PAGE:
Explicit Appeals to Prejudice in the Trump Era
Explicit appeals to prejudice came to the forefront of American politics in the 2016 election. Donald Trump’s successful presidential campaign made several incendiary comments about immigrants and Muslims including banning all Muslims from entering the US. Yet, even before the 2016 election explicit appeals to anti-minority sentiments were on the rise. After the election of Barack Obama in 2008, explicitly racist posters began regularly appearing at Tea Party rallies. During the 2012 election, the Right made numerous explicit appeals to race, comparing Barack Obama to a chimpanzee and explicitly evoking the stereotype of African American laziness (Mcllwain and Calliendo 2014).
Recent scholarship has indicated that explicit racial appeals may not be any less effective at activating racial predispositions than implicit appeals (Huber and Lapinski 2006; Valentino, Neuner, and Vandenbroek 2017). However, several questions remain unclear. When and how are explicit appeals able to activate racial attitudes? Which ethnic groups are most likely to be targeted by explicitly prejudicial appeals? Who is most susceptible to these appeals? Participants will explore these questions and also discuss what the rise in explicitly prejudicial messages says about norms of equality in contemporary US society.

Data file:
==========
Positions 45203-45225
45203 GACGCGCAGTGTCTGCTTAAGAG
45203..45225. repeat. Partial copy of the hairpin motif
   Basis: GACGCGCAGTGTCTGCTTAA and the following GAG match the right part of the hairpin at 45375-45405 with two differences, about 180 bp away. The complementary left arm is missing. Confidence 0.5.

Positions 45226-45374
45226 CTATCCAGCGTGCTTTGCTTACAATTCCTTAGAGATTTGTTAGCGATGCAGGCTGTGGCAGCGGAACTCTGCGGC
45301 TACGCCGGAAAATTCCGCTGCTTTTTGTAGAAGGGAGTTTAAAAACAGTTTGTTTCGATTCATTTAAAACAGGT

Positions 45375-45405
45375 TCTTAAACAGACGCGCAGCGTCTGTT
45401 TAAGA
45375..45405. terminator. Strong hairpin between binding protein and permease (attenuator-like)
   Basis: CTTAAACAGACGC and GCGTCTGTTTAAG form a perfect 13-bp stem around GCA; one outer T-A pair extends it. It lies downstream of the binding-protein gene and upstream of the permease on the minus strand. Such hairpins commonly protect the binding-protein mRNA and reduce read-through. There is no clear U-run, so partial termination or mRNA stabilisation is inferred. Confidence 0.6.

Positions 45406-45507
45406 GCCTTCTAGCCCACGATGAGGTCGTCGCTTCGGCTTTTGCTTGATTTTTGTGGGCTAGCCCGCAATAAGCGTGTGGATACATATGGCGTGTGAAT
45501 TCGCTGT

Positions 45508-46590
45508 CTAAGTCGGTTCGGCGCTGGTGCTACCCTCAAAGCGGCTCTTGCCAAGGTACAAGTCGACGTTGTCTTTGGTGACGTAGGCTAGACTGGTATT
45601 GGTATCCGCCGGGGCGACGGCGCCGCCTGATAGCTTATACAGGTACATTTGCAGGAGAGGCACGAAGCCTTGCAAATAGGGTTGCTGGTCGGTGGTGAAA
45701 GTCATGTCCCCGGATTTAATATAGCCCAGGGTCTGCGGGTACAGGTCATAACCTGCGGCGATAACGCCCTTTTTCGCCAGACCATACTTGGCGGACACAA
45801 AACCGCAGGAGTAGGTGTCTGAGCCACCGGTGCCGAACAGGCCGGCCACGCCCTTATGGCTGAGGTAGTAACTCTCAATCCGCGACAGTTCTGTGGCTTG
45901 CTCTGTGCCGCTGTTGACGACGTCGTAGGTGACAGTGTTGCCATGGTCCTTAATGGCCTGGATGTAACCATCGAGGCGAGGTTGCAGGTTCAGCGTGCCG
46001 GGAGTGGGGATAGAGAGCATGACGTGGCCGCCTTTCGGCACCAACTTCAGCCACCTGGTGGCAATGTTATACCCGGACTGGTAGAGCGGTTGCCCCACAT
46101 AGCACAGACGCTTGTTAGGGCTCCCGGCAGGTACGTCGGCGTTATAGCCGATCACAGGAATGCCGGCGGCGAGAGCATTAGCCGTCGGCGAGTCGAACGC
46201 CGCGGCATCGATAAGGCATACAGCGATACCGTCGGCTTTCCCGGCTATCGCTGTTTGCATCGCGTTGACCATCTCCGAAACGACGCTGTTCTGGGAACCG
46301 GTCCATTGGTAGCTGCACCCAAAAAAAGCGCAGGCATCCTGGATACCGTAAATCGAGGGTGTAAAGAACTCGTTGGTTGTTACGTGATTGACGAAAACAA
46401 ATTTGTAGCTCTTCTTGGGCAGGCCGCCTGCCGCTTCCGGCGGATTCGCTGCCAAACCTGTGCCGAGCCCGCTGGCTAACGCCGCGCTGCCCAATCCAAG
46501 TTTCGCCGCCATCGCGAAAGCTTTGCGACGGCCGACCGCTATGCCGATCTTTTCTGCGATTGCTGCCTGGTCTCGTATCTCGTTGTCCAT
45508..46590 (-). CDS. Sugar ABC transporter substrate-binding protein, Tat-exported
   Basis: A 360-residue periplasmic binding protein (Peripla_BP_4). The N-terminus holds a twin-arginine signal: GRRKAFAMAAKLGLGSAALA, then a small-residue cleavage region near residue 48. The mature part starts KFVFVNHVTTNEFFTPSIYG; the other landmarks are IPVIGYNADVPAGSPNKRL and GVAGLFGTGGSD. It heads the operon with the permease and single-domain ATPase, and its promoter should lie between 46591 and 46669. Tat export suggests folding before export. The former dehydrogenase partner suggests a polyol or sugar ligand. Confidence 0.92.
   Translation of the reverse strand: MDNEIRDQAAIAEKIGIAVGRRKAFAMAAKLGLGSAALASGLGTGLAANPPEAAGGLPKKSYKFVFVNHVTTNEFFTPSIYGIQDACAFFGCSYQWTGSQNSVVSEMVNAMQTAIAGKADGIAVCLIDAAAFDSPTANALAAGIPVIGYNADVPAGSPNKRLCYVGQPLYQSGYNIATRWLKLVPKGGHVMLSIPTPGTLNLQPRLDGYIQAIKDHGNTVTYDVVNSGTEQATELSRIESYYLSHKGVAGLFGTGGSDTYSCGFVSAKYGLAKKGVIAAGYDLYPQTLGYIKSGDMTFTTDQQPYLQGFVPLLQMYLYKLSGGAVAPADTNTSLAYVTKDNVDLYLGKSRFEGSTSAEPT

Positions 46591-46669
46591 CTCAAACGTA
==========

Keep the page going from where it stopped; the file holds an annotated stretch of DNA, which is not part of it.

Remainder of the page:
Michael Tesler, UC Irvine (Chair)
Maneesh Arora, University of California, Irvine (Presenter)
Ashley E. Jardina, Duke University (Presenter)
Antoine J. Banks, University of Maryland (Presenter)
Lafleur Stephens, (Presenter)
Fabian Guy Neuner, University of Michigan, Ann Arbor (Presenter)